Interesting climate implications from a new theory of human survival

This is a bit too speculative to hang your hat on but the evidence that early humans survived an ice age only in Southern South Africa is at least interesting.

Southern South Africa is quite close to the Antarctic so should, on simplistic assumptions, have been at least as deadly an environment as icecapped Europe and North Africa.

On the other hand, the Warmists have never been able to show warming in the Southern hemisphere of our day so it is not entirely surprising that climate change was not symmetrical between the hemispheres in the past: Maybe it has never been "global".

The Southern hemisphere has a lot more ocean so that could be a moderating influence. Go South, young man!

A STRIP of land on Africa's southern coast became a last refuge for the band of early humans who survived an ice age that wiped out the species elsewhere, scientists maintain.

The land, referred to by researchers as "the garden of Eden," may have been the only part of Africa to remain continuously habitable during the ice age that began about 195,000 years ago.

Scientists' excavations showed how a combination of rich vegetation on land and nutrient-laden currents in the sea created a source of food that could sustain early humans through devastating climate changes.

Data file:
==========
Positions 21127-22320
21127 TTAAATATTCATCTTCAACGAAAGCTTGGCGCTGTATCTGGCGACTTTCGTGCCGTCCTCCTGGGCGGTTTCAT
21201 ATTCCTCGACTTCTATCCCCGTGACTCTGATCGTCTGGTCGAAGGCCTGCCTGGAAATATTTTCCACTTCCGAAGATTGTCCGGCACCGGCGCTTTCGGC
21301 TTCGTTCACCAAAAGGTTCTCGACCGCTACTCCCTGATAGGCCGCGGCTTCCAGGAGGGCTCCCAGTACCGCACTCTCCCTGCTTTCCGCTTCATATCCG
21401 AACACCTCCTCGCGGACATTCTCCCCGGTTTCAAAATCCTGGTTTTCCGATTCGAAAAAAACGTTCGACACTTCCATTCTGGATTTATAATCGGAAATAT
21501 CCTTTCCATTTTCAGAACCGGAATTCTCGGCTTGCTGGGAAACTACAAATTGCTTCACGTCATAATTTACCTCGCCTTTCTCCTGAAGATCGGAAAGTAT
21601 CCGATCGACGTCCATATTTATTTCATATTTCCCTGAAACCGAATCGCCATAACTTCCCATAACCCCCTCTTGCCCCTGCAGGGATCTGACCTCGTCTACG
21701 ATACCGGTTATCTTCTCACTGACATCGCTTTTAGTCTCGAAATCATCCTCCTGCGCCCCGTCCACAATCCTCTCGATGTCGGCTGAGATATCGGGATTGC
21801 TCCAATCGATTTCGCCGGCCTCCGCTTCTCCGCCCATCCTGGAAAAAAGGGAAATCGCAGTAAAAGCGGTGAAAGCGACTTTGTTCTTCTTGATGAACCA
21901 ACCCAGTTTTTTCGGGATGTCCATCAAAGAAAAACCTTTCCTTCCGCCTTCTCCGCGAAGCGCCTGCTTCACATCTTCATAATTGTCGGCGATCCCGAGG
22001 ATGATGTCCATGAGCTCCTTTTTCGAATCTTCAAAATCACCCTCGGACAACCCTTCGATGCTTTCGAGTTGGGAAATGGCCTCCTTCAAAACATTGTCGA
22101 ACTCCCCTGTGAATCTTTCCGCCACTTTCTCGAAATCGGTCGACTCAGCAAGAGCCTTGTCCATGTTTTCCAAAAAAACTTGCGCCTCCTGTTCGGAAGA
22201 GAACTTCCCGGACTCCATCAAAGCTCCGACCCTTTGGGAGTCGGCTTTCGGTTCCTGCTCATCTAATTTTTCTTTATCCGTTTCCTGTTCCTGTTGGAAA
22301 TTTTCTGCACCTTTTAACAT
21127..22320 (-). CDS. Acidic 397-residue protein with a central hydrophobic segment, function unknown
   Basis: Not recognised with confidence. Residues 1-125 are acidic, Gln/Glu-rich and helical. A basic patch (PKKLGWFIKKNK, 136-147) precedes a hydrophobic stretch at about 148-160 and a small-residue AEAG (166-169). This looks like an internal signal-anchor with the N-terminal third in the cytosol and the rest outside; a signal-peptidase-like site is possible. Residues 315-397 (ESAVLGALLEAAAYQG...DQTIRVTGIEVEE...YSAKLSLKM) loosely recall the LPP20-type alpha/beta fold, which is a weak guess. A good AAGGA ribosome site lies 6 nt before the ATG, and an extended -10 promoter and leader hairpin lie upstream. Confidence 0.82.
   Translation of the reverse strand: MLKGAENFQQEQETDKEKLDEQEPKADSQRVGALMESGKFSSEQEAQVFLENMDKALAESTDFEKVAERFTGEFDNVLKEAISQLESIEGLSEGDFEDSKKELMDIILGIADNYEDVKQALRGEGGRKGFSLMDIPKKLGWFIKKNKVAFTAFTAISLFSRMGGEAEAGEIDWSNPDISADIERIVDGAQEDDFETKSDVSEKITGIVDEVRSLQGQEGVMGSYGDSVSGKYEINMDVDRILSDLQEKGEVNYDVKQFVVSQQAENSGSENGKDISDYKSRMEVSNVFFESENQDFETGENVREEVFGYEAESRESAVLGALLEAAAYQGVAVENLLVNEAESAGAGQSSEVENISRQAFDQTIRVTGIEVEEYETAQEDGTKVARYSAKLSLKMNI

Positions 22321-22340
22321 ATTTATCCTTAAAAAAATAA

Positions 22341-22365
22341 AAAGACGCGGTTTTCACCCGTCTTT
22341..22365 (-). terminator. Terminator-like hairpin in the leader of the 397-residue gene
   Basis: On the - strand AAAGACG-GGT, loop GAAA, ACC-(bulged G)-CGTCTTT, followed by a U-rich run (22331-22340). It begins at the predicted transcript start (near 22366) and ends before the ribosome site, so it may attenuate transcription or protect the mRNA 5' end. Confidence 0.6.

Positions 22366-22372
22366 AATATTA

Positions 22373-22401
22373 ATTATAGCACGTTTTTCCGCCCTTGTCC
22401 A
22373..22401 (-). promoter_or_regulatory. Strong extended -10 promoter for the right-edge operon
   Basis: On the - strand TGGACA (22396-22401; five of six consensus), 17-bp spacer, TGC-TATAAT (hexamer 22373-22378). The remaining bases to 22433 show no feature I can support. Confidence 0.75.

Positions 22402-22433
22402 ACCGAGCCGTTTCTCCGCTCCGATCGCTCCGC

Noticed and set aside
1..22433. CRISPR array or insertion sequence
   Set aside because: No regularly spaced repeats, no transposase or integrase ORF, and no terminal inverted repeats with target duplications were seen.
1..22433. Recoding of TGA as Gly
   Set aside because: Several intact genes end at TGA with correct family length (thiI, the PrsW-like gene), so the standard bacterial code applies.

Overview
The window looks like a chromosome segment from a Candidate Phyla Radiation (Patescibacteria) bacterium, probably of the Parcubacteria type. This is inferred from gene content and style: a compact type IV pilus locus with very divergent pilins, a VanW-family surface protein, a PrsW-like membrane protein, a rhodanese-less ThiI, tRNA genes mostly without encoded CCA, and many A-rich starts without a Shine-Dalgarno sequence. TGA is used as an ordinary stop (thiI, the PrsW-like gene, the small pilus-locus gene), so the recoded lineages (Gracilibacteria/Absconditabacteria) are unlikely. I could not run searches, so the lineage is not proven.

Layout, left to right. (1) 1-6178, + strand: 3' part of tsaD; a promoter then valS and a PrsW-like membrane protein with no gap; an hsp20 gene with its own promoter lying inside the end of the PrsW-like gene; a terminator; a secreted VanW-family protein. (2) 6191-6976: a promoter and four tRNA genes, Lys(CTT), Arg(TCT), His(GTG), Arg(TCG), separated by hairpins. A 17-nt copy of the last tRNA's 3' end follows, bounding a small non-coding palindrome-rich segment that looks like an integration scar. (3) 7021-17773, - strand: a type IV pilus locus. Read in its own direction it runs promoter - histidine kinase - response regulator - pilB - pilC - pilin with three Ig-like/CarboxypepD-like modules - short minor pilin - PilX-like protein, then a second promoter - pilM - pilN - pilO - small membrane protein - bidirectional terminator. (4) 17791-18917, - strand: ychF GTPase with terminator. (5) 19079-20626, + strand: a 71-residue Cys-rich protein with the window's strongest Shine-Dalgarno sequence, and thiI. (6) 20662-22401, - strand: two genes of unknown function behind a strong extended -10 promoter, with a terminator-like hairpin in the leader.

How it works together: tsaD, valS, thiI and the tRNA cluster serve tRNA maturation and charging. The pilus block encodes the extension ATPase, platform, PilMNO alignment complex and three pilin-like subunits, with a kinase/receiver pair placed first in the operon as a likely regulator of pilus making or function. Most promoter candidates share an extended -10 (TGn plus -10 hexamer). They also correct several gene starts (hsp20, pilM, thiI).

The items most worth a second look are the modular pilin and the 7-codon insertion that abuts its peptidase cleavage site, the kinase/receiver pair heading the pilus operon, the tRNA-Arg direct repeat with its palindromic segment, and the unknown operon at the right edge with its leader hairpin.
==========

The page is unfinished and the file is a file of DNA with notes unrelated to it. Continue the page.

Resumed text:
"Shortly after Homo sapiens first evolved, the harsh climate conditions nearly extinguished our species," said Professor Curtis Marean, of the Institute of Human Origins at Arizona State University.

"Recent finds suggest the small population that gave rise to all humans alive today survived by exploiting a unique combination of resources along the southern coast of Africa."

The idea that early humans were once reduced to a tiny remnant population arose from research showing that modern humans have far less genetic diversity than most other species. Some scientists suggested the human population could have fallen to as low as a few hundred individuals during this period, while others insisted the evidence to support this theory remains weak.

During his study, Prof Marean discovered that the isolated caves around an area known as Pinnacle Point, South Africa, 386 kilometres east of Cape Town, were rich in ancient human artifacts.

In a soon to be published paper, Prof Marean and his colleagues argued the caves contain archaeological remains going back at least 164,000 years - and possibly even further back. The remains also showed that, despite the hardships suffered by early humans in other places, the inhabitants of Pinnacle Point were living in a land of plenty.


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